- Author: Jeannette E. Warnert
Raw hunger or thirst usually draws people to buy snacks from vending machines. Healthy options, calorie counts and reminders help consumers make good-sense decisions when they slip in coins or a credit card, according to research by a working group organized under UC's Global Food Initiative and led by the UC Nutrition Policy Institute.
The working group set out to develop guidelines for food service providers at all 10 UC campuses and other UC facilities in stocking and promoting healthy options in their vending machines. They also created a toolkit with step-by-step guidance in making the switch, including everything from early meetings with students, food service and vendors to anticipating...
- Author: Chutima Ganthavorn
During the month of June, families at the Torres Martinez Desert Cahuilla Indian Tribe and nearby trailer parks in eastern Coachella Valley received free produce boxes weekly from the USDA Farmers to Families Food Box Program.
This program was created by USDA to give families in need access to fresh food during the coronavirus pandemic. From May 15 to June 30, USDA purchased agricultural products under Families First Coronavirus Response Act from suppliers who were impacted by closure of restaurants and other food service businesses for distribution to those in need.
The UC Agriculture and Natural Resources CalFresh Healthy Living Program at UC Cooperative Extension in...
- Author: Diane Nelson
Consumer demand is rising for all things avocado, including oil made from the fruit. Avocado oil is a great source of vitamins, minerals and the type of fats associated with reducing the risk of heart disease, stroke and diabetes. But according to new research from food science experts at the University of California, Davis, the vast majority of avocado oil sold in the U.S. is of poor quality, mislabeled or adulterated with other oils.
In the country's first extensive study of commercial avocado oil quality and purity, UC Davis researchers report that at least 82% of test samples were either stale before expiration date or mixed with other oils. In three cases, bottles...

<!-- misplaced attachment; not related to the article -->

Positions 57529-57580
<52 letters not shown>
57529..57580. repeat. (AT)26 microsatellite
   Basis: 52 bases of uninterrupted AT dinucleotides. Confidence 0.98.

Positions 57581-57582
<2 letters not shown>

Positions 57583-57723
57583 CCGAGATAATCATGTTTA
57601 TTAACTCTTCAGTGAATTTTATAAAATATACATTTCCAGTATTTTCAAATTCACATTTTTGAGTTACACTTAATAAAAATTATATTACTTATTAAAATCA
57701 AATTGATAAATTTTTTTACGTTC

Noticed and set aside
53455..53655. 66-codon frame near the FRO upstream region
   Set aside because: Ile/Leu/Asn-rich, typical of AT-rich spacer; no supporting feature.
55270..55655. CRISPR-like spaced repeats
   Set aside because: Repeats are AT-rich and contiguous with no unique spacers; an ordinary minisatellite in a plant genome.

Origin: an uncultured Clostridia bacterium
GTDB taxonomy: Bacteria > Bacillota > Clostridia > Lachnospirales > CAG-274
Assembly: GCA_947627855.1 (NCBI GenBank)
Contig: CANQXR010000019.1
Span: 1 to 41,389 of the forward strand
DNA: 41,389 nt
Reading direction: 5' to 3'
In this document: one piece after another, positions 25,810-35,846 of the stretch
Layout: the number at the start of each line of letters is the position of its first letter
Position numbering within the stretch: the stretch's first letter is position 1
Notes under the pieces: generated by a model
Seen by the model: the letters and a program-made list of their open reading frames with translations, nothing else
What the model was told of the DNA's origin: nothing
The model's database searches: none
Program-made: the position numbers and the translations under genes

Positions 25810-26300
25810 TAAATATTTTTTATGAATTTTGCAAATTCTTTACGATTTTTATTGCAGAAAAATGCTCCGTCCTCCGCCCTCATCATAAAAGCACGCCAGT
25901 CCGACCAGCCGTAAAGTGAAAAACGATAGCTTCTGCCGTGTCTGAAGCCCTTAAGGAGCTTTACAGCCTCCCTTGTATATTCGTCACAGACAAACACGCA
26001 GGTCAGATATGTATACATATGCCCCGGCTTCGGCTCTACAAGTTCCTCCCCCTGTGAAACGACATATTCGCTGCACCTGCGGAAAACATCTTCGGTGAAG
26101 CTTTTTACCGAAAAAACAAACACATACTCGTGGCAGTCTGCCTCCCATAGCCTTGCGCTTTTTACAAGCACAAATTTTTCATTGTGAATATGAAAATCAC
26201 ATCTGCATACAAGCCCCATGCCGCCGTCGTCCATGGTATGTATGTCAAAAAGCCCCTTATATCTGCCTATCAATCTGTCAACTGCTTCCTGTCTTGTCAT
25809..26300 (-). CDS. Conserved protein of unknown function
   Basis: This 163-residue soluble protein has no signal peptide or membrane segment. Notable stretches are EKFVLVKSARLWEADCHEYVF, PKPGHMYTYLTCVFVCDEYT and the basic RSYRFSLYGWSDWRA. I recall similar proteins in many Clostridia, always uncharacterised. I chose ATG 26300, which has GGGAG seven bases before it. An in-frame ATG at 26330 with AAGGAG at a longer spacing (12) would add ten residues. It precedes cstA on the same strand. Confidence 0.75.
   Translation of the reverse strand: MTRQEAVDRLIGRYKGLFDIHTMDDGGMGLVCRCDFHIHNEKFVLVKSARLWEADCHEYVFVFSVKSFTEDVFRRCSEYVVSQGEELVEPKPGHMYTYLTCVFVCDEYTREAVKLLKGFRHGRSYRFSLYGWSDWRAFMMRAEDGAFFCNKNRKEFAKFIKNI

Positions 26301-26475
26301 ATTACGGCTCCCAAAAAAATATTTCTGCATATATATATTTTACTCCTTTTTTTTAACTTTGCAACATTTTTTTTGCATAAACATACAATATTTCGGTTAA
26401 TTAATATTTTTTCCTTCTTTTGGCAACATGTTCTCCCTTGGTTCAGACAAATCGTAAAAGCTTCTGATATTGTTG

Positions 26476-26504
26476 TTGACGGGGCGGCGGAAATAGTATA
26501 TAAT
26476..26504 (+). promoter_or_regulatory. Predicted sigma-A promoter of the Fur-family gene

- Author: Christina A Hecht
Now more than ever, California is full of heroes: front-line workers in our hospitals, farm fields and essential businesses. And even though schools are closed, they are full of heroes, too: teachers implementing distance learning and kitchen workers who have stepped up to the heroic task of providing meals for children in their communities, despite the challenges that have come with the COVID-19 pandemic.
School nutrition professionals continue to provide nutritious food that meets dietary standards, the kitchens provide employment, and the hungry students provide a multi-million dollar market for California's agricultural products.
- Author: Diane Nelson, UC Davis College of Agricultural and Environmental Sciences
- Author: Tiffany Loveridge, UC Davis Department of Agricultural and Resource Economics
New report explores long-term effects of COVID-19 on state's cattle, dairy, produce, strawberry, tomato, nut and wine industries.
COVID-19 continues to affect parts of California agriculture in different ways. A new report from agricultural economists at the University of California examines the current and long-term impacts on California's leading agricultural industries.
Profiles in the report illustrate the different ways the pandemic has impacted dairy, beef and produce – industries that have scrambled to repurpose products from foodservice to retail – and tree nuts, an industry that saw a temporary spike in sales as consumers hoarded storable...